Rauner moves to dump 29 political hires from Blagojevich, Quinn eras


Gov. Bruce Rauner gives a thumbs up after giving his first speech as governor on Monday Jan. 12, 2015 at the Prairie Capital Convention Center in Springfield. (Nancy Stone/Chicago Tribune/TNS)

Republican Gov. Bruce Rauner’s administration on Thursday sent layoff notices to 29 workers at the Illinois Department of Transportation who held controversial patronage positions, a move the governor’s office said is aimed at ridding the agency of political hires made under Democratic predecessors.

Rauner spokeswoman Catherine Kelly confirmed the layoff notices went out to employees classified as “staff assistants,” a special position created to hire hundreds of people without having to go through strict personnel procedures designed to keep politics out of most state hiring.

The patronage hires were the subject of a scathing report the state’s top ethics investigator issued in 2014. The probe found the lax rules had been in place since before ex-Democratic Gov. Rod Blagojevich took office in 2003, but determined that such hiring escalated under former Democratic Gov. Pat Quinn’s administration.


“The duration and pervasiveness of IDOT’s improper acts have undoubtedly denied countless qualified candidates the opportunity to lawfully obtain state employment on the basis of merit,” the report stated.

Gov. Bruce Rauner speaks with members of the media Friday, Aug. 26, 2016, following his visit to Carbondale High School's Rebound program. (Ryan Michalesko | @photosbylesko)
Ryan Michalesko
Gov. Bruce Rauner speaks with members of the media Friday, Aug. 26, 2016, following his visit to Carbondale High School’s Rebound program. (Ryan Michalesko | @photosbylesko)

Since then, a federal judge has put a monitor in place to keep tabs on IDOT hiring, but the findings gave Rauner plenty of material to use against Quinn during the 2014 governor campaign.

In a statement Thursday, Rauner declared his administration had “put an end to the illegal patronage hiring that started under Blagojevich and continued under Quinn,” and said the layoffs were an attempt to “restore citizens’ faith in state government so it works for them and not the political insiders.”

Despite cultivating a public persona as a political outsider, Quinn was no stranger to political hiring. After serving as an organizer for Democrat Dan Walker’s successful 1972 campaign for governor, Quinn joined Walker’s staff, where his duties included dishing out patronage as a liaison to state lawmakers.

Later, Quinn left the Illinois Industrial Commission after lawmakers launched an investigation into whether Walker had been hiding the payroll costs of governor’s office workers on state boards and commissions to make it look like the governor’s payroll had dropped.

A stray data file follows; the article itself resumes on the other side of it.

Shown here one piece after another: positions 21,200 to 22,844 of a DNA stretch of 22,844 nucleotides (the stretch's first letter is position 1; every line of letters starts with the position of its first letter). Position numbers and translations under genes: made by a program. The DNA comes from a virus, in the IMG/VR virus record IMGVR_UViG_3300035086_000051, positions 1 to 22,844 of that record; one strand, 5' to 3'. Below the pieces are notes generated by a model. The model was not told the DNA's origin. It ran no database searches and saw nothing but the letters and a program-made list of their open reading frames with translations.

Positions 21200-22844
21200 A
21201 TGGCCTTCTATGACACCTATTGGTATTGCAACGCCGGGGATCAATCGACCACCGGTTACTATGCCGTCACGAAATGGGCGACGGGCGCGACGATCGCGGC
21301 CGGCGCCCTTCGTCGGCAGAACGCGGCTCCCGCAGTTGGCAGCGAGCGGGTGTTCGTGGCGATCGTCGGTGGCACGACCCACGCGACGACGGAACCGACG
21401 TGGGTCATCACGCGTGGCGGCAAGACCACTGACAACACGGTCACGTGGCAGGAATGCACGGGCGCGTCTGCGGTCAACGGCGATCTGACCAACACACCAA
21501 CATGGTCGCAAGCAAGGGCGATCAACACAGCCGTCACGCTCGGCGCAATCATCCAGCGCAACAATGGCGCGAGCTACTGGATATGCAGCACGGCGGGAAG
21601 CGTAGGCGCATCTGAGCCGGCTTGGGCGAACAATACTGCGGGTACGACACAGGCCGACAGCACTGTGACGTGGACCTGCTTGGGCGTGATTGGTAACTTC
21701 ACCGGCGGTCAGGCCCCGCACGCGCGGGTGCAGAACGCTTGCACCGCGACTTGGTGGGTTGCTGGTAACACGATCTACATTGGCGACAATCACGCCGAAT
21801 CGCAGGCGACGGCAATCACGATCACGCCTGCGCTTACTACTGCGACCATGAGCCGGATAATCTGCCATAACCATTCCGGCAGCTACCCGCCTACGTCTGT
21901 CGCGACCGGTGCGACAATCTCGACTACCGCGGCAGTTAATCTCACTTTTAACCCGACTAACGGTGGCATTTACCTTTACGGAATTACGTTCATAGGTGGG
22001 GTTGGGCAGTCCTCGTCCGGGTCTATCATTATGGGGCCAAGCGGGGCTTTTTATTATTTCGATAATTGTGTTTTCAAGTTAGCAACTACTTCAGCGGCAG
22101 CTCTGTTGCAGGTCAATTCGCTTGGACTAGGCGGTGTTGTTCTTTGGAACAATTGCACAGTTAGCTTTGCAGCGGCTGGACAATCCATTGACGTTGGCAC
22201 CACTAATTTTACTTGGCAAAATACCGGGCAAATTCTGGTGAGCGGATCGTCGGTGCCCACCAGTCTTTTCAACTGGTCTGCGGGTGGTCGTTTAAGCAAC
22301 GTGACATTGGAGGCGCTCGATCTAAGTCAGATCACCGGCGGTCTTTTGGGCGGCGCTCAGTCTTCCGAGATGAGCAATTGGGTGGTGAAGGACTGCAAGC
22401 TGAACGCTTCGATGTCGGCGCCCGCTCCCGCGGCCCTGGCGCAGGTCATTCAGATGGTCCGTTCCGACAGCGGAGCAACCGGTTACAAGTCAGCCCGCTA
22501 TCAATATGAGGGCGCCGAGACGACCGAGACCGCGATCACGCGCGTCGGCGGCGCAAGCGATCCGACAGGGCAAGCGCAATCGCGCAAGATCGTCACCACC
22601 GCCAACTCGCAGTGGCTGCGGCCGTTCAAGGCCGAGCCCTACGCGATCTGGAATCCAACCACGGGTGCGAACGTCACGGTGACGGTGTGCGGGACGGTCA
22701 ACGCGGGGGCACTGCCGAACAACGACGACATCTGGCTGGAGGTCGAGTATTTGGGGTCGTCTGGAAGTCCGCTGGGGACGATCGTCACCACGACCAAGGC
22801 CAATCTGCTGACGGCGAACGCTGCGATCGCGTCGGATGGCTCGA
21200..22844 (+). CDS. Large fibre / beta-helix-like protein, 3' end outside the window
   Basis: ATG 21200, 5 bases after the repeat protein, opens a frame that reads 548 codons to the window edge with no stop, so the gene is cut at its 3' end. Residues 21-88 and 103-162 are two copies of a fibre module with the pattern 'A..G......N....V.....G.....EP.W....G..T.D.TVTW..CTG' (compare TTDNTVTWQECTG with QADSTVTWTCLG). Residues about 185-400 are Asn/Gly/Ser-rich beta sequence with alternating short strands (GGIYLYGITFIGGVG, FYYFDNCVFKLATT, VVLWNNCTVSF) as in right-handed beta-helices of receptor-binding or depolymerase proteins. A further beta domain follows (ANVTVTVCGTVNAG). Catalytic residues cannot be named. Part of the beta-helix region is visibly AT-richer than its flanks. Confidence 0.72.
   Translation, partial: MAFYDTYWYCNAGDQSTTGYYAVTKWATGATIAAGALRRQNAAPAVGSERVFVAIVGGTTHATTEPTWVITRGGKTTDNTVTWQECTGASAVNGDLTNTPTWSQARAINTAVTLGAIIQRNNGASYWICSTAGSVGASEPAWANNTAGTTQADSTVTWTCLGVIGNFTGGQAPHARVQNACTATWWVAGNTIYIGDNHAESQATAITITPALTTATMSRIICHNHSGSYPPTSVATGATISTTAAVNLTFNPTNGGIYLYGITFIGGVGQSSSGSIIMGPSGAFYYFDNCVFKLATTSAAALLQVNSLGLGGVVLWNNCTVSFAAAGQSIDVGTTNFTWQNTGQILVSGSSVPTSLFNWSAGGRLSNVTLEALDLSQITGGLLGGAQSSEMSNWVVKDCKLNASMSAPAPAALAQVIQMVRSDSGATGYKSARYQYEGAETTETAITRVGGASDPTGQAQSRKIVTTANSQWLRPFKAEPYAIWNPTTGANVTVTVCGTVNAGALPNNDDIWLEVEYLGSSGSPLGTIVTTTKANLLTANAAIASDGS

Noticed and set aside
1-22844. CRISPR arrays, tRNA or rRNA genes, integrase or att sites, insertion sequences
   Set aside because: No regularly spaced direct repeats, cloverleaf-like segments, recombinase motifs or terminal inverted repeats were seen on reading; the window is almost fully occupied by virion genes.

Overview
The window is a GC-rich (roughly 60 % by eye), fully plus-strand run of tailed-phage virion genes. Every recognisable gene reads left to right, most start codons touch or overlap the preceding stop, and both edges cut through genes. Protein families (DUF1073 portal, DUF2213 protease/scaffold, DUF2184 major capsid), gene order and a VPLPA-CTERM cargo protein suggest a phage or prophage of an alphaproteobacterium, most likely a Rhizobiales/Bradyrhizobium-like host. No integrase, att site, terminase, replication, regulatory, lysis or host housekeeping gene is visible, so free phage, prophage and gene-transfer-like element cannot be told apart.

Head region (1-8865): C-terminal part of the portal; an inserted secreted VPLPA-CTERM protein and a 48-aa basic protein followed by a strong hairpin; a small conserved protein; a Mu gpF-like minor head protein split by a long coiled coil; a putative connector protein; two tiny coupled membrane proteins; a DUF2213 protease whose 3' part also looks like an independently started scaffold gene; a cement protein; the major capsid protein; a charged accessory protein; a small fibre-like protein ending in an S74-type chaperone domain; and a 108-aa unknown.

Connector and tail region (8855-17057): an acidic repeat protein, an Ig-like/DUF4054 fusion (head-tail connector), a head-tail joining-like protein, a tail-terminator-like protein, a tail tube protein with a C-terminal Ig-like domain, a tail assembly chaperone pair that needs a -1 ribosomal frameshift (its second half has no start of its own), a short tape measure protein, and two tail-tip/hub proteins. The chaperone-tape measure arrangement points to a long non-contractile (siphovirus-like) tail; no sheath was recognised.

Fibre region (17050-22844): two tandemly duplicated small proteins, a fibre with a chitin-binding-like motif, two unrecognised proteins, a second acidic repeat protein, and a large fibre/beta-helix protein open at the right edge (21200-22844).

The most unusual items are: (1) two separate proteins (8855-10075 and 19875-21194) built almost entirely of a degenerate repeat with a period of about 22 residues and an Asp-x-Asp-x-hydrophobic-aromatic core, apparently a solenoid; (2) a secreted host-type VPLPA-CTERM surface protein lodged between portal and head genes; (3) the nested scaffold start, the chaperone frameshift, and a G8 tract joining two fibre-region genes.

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As governor, Quinn became embroiled in several controversies involving patronage hiring. One came a month after he lost his re-election bid when he named Lou Bertuca, his campaign manager, to serve as the $160,000-a-year executive director of the agency that runs the home of the White Sox.


Bertuca replaced Quinn’s former spokeswoman, who held the executive director post the previous two years. The move prompted a new state law that limits any director appointed to a governor-controlled board or commission to serving 60 days if the appointment was made after the governor loses an election.

Rauner also has been accused of hiding the true cost of his office payroll, with Democrats in control of the General Assembly arguing he has put pressure on state services by paying his staff with dollars set aside for other agencies. The administration has previously said outside offices covered roughly $3 million in salary costs for Rauner’s staff. An Associated Press review put that figure closer to $4 million.

The layoffs are effective Sept. 15. Once complete, the transportation agency will no longer employ the so-called staff assistants, according to Rauner’s office.

The administration said the layoffs are in compliance with a settlement agreement reached after the Teamsters Local 916 sued to block similar layoffs in 2014 as Quinn sought to control the political fallout of the hiring scandal.

Attorneys for workers represented by the union argued that employees should not be punished because of the actions of higher-ups. Teamsters representatives could not be reached for comment Thursday.


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